Methanol gets into them because it’s a product of the fermentation. As the yeast breaks the sugars down, some is made into ethanol and some into methanol. I dunno how a legit distillery does it nowadays but historically, since methanol has a lower boiling point, you’d throw away the first bit of distilled liquid that you get and hope you judged correctly when all the methanol was distilled out.
The fermentation process creates all kinds of stuff besides just the ethanol we know and love. When distilled, the first stuff to come off the still (foreshots and heads) are gross-tasting and potentially dangerous things like methanol and acetone. You then get into the hearts, the good-tasting ethanol component of the distillation process and eventually the tails, poor tasting but not dangerous heavier volatiles that show up at the end.
The problem is in quality control, or lack thereof. A less discriminating producer of booze won’t throw out the bad stuff, seeking quantity over quality. Additionally, back in Prohibition, really unethical producers would cut the booze with other terrible junk to cover up unpleasant flavor or simply sell more product with cheaper ingredients. Of course we still see that today with street drugs being cut with all sorts of unpleasant things. Who would you complain to?
The thing to keep in mind is that it’s a matter of concentration; 5 gallons of beer has the same amount of methanol that 5 gallons of undistilled whiskey wash does. The difference is that in beer, it’s distributed in 5 gallons, but in whiskey, that same amount of methanol would be distributed in maybe a gallon worth of distilled whiskey.
So distillers don’t include the foreshots or heads, thereby reducing the overall amount of methanol in the finished product. (foreshots are pretty much straight poisonous, while heads are essentially tainted whiskey, so they’ll often redistill those later)
It’s also why freeze-distillation/concentration as used for beverages like traditional applejack has a reputation for titanic hangovers, as the process concentrates everything- methanol, ethanol, etc… by removing water.
It is my understanding that typically when you hear about methanol poisoning from moonshine or whatnot, it’s not so much poor distillation processes as much as purposefully cutting the distillate with methanol (which is cheaper.) If you’re sloppy and leave too much of the heads in, the worst that happens is that you get a wicked hangover.
Rarely is methanol added to spirits if they are being adultered since as mentioned its a by product of fermentation so the easiest way to get it already is giving you booze. People do make terrible heads cuts or have failures on stills that do the cuts for you. Freeze distillation also just brings along the heads while cutting the tails and water.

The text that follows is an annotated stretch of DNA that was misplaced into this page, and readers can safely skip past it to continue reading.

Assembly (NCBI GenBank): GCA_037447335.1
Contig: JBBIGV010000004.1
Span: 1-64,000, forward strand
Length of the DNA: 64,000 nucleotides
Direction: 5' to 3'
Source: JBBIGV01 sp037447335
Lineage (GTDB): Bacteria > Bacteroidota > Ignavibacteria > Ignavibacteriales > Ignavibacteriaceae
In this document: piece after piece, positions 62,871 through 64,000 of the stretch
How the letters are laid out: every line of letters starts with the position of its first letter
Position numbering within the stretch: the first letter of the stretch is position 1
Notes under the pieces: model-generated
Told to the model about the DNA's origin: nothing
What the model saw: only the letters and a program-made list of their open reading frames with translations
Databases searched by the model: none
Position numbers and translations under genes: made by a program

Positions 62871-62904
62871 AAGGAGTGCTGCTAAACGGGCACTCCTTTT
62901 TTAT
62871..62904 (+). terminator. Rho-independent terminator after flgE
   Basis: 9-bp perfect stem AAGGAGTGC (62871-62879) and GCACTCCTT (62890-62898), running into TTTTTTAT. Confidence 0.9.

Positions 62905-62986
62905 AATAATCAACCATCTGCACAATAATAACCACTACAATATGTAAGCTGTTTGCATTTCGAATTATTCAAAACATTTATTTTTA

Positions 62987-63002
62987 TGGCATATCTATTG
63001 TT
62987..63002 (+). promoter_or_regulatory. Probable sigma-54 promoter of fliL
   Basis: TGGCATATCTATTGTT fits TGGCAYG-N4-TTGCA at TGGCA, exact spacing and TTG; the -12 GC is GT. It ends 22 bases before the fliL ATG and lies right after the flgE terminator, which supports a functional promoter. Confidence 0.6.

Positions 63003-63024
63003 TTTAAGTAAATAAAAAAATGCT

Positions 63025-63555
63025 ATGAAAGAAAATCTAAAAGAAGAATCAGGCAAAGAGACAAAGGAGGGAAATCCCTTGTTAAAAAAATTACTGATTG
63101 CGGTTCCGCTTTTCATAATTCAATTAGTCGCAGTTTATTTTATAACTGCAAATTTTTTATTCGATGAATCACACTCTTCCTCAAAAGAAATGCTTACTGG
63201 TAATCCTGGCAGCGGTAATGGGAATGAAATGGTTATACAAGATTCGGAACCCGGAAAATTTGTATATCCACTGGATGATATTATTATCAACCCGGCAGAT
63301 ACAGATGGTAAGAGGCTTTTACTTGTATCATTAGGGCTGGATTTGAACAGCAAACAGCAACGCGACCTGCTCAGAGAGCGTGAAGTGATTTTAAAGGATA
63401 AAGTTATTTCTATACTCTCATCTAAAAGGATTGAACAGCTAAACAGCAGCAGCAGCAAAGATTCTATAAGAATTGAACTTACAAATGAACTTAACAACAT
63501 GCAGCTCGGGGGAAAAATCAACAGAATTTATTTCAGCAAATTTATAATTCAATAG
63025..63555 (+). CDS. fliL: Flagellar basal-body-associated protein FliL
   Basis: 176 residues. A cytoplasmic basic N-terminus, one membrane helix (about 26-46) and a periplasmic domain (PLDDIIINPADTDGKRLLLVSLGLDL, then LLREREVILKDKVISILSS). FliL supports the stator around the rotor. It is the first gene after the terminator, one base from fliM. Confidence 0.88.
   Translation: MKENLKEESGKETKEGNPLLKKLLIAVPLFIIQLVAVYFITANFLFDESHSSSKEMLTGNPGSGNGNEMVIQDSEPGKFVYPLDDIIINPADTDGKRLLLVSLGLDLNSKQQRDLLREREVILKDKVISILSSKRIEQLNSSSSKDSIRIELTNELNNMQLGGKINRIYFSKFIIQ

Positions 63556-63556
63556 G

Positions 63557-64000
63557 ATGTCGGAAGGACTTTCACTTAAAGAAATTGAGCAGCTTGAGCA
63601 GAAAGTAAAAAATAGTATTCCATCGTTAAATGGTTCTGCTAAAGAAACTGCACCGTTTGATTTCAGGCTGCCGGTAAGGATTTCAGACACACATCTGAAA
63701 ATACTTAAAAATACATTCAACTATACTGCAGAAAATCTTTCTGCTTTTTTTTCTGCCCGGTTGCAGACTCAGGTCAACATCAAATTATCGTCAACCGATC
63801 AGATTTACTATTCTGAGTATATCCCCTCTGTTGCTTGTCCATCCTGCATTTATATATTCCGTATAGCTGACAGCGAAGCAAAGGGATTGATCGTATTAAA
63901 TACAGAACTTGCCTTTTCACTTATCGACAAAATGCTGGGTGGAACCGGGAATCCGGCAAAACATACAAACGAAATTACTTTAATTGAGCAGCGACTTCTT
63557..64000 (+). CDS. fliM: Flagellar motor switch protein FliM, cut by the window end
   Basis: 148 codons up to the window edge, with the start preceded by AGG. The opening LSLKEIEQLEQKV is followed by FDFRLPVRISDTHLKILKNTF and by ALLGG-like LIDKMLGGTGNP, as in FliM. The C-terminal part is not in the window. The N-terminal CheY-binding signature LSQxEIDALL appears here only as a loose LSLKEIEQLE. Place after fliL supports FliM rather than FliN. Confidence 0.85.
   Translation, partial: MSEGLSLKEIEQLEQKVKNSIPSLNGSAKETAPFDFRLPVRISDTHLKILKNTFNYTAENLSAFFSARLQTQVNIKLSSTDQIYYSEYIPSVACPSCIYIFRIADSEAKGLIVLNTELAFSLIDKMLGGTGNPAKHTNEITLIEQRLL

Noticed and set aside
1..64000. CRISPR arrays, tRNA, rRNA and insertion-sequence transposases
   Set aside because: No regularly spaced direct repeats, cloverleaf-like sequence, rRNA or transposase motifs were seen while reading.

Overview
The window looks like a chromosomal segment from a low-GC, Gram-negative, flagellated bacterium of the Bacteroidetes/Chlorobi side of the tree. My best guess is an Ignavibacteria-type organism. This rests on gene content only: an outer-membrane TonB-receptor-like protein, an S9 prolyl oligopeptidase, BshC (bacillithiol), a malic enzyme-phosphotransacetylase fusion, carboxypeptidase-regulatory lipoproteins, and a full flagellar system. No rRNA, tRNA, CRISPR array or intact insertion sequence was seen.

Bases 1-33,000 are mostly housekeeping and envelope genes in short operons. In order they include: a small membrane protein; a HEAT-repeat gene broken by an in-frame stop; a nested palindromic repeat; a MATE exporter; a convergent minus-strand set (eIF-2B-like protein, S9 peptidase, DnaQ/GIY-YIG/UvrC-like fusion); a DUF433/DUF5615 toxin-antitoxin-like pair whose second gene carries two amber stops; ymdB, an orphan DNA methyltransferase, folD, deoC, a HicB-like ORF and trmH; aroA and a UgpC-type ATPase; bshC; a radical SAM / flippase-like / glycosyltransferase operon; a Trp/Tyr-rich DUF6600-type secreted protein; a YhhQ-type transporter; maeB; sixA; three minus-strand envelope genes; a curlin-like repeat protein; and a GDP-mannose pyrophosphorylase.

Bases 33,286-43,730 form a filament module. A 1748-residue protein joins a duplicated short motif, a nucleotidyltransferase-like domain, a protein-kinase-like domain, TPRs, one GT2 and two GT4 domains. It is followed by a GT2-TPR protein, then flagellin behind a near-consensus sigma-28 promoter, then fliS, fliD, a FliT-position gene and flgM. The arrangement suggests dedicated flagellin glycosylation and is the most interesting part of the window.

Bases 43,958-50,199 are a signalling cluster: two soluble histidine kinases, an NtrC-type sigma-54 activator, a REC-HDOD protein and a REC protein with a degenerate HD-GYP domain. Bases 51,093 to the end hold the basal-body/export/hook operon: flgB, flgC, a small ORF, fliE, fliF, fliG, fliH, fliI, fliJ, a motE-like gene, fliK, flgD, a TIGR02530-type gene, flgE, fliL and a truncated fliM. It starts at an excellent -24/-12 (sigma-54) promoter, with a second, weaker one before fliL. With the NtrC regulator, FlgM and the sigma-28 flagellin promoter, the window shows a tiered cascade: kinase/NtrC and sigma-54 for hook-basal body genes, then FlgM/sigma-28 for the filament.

While methanol does appear in most fermentations it chemically comes from the break down of pectin and so fruit spirits are more likely to have it than grain spirits it also is more present when wood like stems are included in the distillation which is why methanol is sometimes called wood alcohol.
The most common thing to cut spirits with is glycol or glycerin since it adds to the body of the spirit. In small doses it’s ok but in large doses it’s deadly.
There is some methanol (and a bunch of other alcohols) made during fermentation, particularly if the yeast is stressed, but if there’s enough to seriously poison the drinker it’s because someone has added meths or tried to distill it to get the ethanol out.
The methanol isn’t evenly distributed in how it comes out of a still. That creates the potential for all the methanol in a large batch to be concentrated together. If they keep the heads and don’t mix the output of a large batch together there’s going to be a couple containers that are methanol heavy while the rest are relatively methanol free.
The only time I’ve ever heard of that was when a relative of mine mentioned that she was at a party where someone spiked the drinks with rubbing alcohol. A handful of people woke up the next blind, one person went to another party and had ‘regular’ alcohol (ethanol) which, as it turns out, is an antidote.
As for how it gets into liquor. I couldn’t tell you if making your own spirits incorrectly can result in that, but it wouldn’t surprise me if people, not knowing there’s a difference, spike homemade (or store bought) booze with rubbing alcohol.
Sure, Everclear would be safer, but if you don’t know how dangerous rubbing alcohol is, it’s a whole lot cheaper.
“Rubbing alcohol” is isopropyl alcohol, not methanol. It’s not good for you, but it’s not as toxic as methanol. Isopropyl is metabolized to acetone, not formaldehyde and formic acid. It doesn’t cause blindness or the sort of acute nerve damage that methanol does.
So I have to wonder if the tale you relate didn’t get garbled on the way to your ear.
But I could see people being stupid enough to spike the punch with all sorts of random alcohols/other stuff, especially when already drunk or high.